On September 25, 2016, 60 Minutes highlighted an interesting estate planning issue involving Pablo Picasso and inter vivos gifts. An inter vivos gift is a transfer of property from a donor to a donee, during the donor’s lifetime.
This story involved the family’s long-time electrician of 15 years and family friend, Pierre Le Guennec, who claimed he was gifted a briefcase filled with the artist’s work. The briefcase contained 271 works and 2 full sketch pads, all unsigned, that dated from 1900-1932. Many years later, Le Guennec contacted the Picasso Administration in order to get the pieces valued for his own succession planning purposes, and to have the pieces authenticated. Picasso’s son, Claude, a representative from the Picasso Administration, met Le Guennec and his wife and assumed that the pieces were stolen due to inconsistencies in the story about how the pieces came into Le Guennec’s possession. The pieces were valued at around $100 million.
In February 2015, after authorities had the artwork seized and Le Guennec and his wife had been put in custody, Le Guennec went on trial. The authorities could not prove the theft but convicted Le Guennec of possessing stolen property. He was given a two year suspended sentence, along with his wife, and is appealing.
The aformentioned raises the question of how to prove an inter vivos gift. In order to perfect a gift, and to have a valid gift, there are three necessary elements:
- intention to donate;
- acceptance by the done; and
- sufficient act of delivery and transfer
As per Johnstone v Johnstone,  OJ No 58, the onus of proving that a gift is valid is on the recipient of the gift. The recipient must show a clear and unmistakable intention by the donor to have given the gift, and that the gift was given voluntarily by the donor.
In order to challenge an inter vivos gifts, the challenger must prove undue influence, fraud, coercion, mistake, or lack of capacity. We have previously blogged, and uploaded a podcast, on undue influence.
In order to properly document an inter vivos gift, it is best for the donor to show evidence of intention. Intention is the most difficult aspect of the test to prove, and without intention, the gift cannot be perfected. It is best to have witnesses who have seen the giving of the gift, or professionals such as solicitors who may have been aware of the gift. If intention is not proven, it will be assumed that the “gift” was instead a resulting trust. If an individual can show intention of both legal and beneficial title, the exchange will be seen as a gift.
Thank you for reading,
Cornelius Gurlitt passed away in May 2014, aged 81, and is well known amongst the art community for his vast collection of famous works of art ranging from Chagall to Picasso. A recent article in the Guardian highlights the storied controversy surrounding Gurlitt’s estate and the steps taken to comply with his Will.
Much of Gurlitt’s famed art collection was passed down to him by his parents and grandparents who allegedly obtained much of the artwork by Nazi theft during World War II. In 2012, during a tax investigation, German customs officials discovered over 1,000 pieces of art worth an estimated 1 billion euros.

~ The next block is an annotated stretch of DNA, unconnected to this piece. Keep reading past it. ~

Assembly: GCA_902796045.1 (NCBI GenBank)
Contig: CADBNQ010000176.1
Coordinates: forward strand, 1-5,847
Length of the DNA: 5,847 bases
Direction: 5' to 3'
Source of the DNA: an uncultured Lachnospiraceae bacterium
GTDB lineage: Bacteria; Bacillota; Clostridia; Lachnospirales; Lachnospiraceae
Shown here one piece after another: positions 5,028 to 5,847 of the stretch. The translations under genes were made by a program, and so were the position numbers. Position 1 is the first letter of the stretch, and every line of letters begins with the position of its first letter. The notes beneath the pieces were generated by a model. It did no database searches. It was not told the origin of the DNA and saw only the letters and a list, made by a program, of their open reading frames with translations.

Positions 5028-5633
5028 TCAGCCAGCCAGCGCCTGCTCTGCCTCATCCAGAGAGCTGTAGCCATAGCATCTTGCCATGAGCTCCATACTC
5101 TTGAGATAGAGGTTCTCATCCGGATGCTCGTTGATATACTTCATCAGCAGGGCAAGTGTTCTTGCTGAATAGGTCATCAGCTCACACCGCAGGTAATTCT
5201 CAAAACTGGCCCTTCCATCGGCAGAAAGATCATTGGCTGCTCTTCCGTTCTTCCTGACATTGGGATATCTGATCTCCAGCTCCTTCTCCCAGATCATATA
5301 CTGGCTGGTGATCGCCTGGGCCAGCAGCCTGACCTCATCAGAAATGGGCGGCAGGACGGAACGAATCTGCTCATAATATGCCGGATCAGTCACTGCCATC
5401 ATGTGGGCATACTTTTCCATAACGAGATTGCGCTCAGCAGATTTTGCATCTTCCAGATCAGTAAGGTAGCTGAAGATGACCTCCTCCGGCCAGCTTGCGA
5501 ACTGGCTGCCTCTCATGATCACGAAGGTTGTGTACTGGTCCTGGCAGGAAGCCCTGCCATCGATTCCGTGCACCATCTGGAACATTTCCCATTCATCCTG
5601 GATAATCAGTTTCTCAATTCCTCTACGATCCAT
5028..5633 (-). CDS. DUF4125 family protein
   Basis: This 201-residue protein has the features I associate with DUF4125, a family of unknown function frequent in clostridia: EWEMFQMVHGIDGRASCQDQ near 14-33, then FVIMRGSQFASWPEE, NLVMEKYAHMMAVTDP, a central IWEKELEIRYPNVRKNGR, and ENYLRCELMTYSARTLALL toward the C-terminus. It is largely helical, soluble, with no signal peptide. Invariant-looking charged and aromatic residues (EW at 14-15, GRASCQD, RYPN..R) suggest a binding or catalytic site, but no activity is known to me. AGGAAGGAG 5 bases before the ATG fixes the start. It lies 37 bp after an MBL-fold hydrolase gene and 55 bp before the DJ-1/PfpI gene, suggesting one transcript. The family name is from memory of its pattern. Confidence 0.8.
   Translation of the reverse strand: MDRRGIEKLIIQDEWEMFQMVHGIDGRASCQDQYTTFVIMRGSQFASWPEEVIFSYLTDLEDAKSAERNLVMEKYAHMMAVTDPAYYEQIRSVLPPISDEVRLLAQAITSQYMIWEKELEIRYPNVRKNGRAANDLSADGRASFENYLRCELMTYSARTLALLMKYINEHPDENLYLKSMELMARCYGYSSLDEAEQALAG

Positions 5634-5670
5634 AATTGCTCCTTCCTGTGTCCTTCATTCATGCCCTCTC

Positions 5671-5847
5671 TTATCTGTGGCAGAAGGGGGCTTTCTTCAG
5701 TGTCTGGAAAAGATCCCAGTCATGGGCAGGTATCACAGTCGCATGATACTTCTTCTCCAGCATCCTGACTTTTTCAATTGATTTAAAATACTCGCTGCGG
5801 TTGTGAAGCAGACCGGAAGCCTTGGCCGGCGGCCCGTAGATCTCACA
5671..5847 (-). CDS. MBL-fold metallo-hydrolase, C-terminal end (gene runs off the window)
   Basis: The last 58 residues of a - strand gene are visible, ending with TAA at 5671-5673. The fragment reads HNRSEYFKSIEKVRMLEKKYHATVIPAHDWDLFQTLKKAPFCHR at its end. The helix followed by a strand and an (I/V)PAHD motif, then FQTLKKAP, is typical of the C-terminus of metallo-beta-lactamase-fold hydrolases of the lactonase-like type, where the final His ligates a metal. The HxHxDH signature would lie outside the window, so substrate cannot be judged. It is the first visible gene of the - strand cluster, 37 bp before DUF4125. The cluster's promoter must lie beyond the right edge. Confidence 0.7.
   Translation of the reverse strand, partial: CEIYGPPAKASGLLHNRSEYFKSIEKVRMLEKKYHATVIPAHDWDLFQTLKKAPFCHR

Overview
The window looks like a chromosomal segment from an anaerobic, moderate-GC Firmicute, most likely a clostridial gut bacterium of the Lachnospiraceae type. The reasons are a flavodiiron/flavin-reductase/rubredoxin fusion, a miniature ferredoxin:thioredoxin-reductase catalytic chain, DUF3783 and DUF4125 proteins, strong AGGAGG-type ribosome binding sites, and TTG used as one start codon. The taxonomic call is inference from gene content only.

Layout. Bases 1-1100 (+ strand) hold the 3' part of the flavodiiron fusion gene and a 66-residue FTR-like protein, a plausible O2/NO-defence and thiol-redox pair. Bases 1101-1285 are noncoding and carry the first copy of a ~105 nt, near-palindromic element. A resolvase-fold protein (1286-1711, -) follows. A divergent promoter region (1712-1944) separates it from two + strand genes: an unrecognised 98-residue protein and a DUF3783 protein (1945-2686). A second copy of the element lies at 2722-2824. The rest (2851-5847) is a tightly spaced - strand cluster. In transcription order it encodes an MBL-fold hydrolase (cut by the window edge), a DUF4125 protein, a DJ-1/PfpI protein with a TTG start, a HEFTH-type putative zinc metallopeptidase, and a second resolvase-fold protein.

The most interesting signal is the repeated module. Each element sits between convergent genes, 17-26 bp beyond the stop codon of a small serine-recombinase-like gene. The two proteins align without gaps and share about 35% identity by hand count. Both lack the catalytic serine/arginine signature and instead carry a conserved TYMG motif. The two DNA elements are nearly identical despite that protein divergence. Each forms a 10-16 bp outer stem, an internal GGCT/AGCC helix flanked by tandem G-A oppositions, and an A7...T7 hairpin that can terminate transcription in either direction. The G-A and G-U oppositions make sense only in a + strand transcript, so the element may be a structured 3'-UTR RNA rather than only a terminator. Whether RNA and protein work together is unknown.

According to the Wall Street Journal, while on his deathbed, Gurlitt apparently signed a Will bequeathing his estate (including the artwork) to a small museum in Bern, Switzerland, the Kunstmuseum Bern, on the condition that the museum take steps to determine which works had been stolen by the Nazis and to return those pieces of art to their rightful heirs. Apparently the choice of a foreign institution was made on the basis that Gurlitt felt the German government had treated him unjustly.
It appears that in the event the museum declined the collection, it would pass to Gurlitt’s distant relatives. Concern arose that in the event these relatives beneficially received the artwork, it would be difficult to ensure they complied with Gurlitt’s instructions for restitution. As such, pundits urged the museum to take on the task to ensure that the research into the artwork was done professionally and responsibly.
The museum has since accepted the artwork, with sorrow, and is showcasing Gurlitt’s pieces in conjunction with a second museum in Bonn, Germany, the Budeskunsthalle. Although the showcasing in Bonn seems contrary to Gurlitt’s request for a foreign museum, the museum is nonetheless following Gurlitt’s most prominent wish to ensure stolen artwork is returned.
Proceedings were commenced by the distant relatives to challenge the Last Will on the basis that Gurlitt was not of sound mind when drafting the Will. A successful Will challenge would result in the artwork passing to them. The proceeding was dismissed by a German Judge, while an appeal remains pending.
I find Estates intertwined with famed art to be an enjoyable topic to research and read, as per my prior blog about the 2015 movie, Woman in Gold. Perhaps though, it’s just an excuse to admire such beautiful artwork, with Gurlitt’s collection being one of the best.